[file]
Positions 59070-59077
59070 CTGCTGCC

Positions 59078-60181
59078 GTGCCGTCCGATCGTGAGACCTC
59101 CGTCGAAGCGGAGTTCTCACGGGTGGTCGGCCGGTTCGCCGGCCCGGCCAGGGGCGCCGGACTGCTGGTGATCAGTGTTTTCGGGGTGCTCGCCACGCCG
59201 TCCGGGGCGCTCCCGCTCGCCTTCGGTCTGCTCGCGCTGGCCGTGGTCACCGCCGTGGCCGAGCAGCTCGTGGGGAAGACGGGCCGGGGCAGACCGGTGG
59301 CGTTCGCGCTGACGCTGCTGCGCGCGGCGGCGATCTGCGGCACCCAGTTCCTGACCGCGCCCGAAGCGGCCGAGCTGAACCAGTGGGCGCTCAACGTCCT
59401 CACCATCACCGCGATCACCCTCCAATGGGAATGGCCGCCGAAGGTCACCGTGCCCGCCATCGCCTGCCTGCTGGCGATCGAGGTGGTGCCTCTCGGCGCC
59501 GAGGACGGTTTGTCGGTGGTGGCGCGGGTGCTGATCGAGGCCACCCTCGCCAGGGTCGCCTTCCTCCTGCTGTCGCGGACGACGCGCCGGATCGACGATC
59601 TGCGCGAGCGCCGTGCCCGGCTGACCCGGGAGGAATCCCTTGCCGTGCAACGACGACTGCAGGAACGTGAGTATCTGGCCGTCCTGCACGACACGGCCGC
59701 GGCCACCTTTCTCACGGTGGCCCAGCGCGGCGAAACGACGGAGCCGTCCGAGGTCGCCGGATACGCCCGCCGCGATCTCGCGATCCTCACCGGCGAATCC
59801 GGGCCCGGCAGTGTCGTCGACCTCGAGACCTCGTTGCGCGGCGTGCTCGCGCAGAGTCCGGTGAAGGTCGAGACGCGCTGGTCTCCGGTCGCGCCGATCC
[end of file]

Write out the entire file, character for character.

Positions 59070-59077
59070 CTGCTGCC

Positions 59078-60181
59078 GTGCCGTCCGATCGTGAGACCTC
59101 CGTCGAAGCGGAGTTCTCACGGGTGGTCGGCCGGTTCGCCGGCCCGGCCAGGGGCGCCGGACTGCTGGTGATCAGTGTTTTCGGGGTGCTCGCCACGCCG
59201 TCCGGGGCGCTCCCGCTCGCCTTCGGTCTGCTCGCGCTGGCCGTGGTCACCGCCGTGGCCGAGCAGCTCGTGGGGAAGACGGGCCGGGGCAGACCGGTGG
59301 CGTTCGCGCTGACGCTGCTGCGCGCGGCGGCGATCTGCGGCACCCAGTTCCTGACCGCGCCCGAAGCGGCCGAGCTGAACCAGTGGGCGCTCAACGTCCT
59401 CACCATCACCGCGATCACCCTCCAATGGGAATGGCCGCCGAAGGTCACCGTGCCCGCCATCGCCTGCCTGCTGGCGATCGAGGTGGTGCCTCTCGGCGCC
59501 GAGGACGGTTTGTCGGTGGTGGCGCGGGTGCTGATCGAGGCCACCCTCGCCAGGGTCGCCTTCCTCCTGCTGTCGCGGACGACGCGCCGGATCGACGATC
59601 TGCGCGAGCGCCGTGCCCGGCTGACCCGGGAGGAATCCCTTGCCGTGCAACGACGACTGCAGGAACGTGAGTATCTGGCCGTCCTGCACGACACGGCCGC
59701 GGCCACCTTTCTCACGGTGGCCCAGCGCGGCGAAACGACGGAGCCGTCCGAGGTCGCCGGATACGCCCGCCGCGATCTCGCGATCCTCACCGGCGAATCC
59801 GGGCCCGGCAGTGTCGTCGACCTCGAGACCTCGTTGCGCGGCGTGCTCGCGCAGAGTCCGGTGAAGGTCGAGACGCGCTGGTCTCCGGTCGCGCCGATCC